Dysautonomia in dogs and cats

Dysautonomia in dogs and cats is an idiopathic condition that causes loss of automatic nervous system functions. Clinical signs vary substantially. Megaesophagus and subsequent regurgitation are common (not invariable); however, dysuria and a distended urinary bladder, mydriasis, and lack of pupillary light response, dry mucus membranes, weight loss, constipation, vomiting, and anorexia are reported. There appear to be geographic areas (e.g., Missouri and surrounding states), that currently have an increased incidence of the disease for some reason.

Dysautonomia in dogs and cats is usually suspected clinically by finding dysuria, dry mucus membranes, and abnormal pupillary responses. Radiographs revealing distention of multiple areas of the alimentary tract (e.g., esophagus, stomach, small intestine) also are suggestive. A presumptive, antemortem diagnosis is usually made by observing the effects of pilocarpine on pupil size after 1 to 2 drops of 0.05% pilocarpine are placed in one eye only. Finding that the treated eye rapidly constricts whereas the untreated eye does not is consistent with dysautonomia in dogs and cats.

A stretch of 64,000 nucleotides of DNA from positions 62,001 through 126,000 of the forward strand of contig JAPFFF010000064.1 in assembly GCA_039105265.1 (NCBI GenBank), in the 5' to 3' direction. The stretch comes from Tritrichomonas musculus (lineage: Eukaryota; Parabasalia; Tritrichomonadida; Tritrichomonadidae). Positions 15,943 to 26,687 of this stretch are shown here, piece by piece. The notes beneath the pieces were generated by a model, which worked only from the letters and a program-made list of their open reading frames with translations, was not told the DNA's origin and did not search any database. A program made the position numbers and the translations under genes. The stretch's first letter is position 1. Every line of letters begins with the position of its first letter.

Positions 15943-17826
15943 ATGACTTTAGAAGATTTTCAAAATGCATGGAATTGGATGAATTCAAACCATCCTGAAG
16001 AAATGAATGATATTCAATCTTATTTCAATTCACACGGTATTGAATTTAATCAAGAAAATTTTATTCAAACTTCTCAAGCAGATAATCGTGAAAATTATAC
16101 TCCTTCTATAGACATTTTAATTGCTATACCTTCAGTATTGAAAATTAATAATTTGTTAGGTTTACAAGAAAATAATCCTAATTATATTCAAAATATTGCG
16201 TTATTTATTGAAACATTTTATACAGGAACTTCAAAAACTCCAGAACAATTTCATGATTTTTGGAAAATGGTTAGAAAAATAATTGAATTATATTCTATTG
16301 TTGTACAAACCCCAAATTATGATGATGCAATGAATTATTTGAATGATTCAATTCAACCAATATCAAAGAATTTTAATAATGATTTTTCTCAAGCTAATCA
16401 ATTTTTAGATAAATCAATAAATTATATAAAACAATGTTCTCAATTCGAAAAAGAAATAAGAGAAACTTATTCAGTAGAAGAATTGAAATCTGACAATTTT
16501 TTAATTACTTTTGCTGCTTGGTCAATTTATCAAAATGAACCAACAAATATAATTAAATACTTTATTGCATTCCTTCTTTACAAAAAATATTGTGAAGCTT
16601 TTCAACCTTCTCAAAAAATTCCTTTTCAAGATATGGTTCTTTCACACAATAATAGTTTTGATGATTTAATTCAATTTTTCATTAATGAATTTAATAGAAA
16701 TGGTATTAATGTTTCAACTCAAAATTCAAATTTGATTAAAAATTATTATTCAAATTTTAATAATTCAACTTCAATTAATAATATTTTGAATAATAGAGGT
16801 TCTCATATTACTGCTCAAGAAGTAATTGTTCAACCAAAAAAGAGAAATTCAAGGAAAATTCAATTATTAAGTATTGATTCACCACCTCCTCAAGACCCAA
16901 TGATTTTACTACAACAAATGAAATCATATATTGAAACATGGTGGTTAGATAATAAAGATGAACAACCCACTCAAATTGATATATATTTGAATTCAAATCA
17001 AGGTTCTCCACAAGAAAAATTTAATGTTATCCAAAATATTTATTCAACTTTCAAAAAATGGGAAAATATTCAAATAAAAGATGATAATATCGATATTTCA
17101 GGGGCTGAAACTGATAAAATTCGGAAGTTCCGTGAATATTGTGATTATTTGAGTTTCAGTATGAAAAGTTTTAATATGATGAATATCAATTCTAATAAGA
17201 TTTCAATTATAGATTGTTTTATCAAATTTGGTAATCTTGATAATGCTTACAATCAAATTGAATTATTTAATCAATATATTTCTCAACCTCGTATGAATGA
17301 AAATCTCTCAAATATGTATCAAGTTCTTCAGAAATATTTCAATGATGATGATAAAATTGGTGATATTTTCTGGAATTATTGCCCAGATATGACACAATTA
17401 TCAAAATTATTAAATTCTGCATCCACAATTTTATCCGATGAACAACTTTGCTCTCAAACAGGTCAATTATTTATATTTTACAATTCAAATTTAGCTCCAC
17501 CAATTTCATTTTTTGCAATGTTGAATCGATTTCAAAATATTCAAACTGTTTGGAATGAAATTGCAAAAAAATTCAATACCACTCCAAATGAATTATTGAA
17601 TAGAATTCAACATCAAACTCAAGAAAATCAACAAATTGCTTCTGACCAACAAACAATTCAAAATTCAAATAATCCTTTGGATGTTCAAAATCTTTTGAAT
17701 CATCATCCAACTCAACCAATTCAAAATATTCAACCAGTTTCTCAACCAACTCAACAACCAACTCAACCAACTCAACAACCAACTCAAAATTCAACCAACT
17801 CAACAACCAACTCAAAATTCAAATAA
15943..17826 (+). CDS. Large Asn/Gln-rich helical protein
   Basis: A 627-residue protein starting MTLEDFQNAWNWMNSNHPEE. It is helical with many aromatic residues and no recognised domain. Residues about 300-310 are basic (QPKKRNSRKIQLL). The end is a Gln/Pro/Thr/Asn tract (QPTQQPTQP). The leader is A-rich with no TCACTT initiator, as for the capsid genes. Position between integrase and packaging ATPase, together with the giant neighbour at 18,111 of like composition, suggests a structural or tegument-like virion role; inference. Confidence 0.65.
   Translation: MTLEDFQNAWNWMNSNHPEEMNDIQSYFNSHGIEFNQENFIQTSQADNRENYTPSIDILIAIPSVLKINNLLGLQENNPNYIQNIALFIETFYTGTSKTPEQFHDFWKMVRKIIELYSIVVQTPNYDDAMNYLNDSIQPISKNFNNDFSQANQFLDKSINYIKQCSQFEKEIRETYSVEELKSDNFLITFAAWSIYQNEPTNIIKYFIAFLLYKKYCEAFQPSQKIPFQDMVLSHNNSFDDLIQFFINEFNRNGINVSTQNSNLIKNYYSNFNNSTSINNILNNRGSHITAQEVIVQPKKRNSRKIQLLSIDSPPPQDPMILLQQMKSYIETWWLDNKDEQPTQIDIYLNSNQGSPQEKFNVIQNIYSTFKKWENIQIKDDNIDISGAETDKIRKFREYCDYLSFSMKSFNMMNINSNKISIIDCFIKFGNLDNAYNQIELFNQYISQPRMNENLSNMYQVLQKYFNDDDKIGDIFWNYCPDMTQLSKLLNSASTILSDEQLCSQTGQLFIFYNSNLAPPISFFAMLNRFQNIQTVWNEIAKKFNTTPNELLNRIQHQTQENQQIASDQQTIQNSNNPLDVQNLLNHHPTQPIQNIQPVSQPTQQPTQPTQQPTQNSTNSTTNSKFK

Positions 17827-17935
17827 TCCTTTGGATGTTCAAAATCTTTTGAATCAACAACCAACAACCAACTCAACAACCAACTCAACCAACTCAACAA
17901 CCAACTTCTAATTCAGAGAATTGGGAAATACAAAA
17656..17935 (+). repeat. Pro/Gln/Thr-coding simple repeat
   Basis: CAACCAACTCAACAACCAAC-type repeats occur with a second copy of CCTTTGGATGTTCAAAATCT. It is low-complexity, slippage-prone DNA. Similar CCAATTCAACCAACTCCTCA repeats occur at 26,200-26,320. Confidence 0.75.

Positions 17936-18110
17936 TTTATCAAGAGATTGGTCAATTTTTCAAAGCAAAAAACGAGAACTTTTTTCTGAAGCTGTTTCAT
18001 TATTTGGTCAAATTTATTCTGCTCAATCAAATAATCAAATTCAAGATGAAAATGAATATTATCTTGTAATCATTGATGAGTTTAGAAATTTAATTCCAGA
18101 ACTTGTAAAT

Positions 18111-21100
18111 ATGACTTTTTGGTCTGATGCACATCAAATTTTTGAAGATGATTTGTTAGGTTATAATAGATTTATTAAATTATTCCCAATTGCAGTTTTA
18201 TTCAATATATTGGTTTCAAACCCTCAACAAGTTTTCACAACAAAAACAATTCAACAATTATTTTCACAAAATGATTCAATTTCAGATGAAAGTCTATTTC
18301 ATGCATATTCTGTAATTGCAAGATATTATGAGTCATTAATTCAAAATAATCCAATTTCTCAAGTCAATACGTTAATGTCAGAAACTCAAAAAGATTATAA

Similarly, finding that a dysuric dog with a large urinary bladder can urinate after administration of 0.04 mg bethanechol/kg SQ is also suggestive (although not all affected animals respond). Definitive diagnosis requires histopathology of autonomic ganglia, which can only be obtained at necropsy.

Treatment is palliative. Bethanechol can be given (1.25 to 5 mg daily) to aid in urinary evacuation. The urinary bladder should be expressed as needed. Gastric prokinetics (e.g., cisapride) may help lessen vomiting. Antibiotics may be administered for aspiration pneumonia secondary to megaesophagus.

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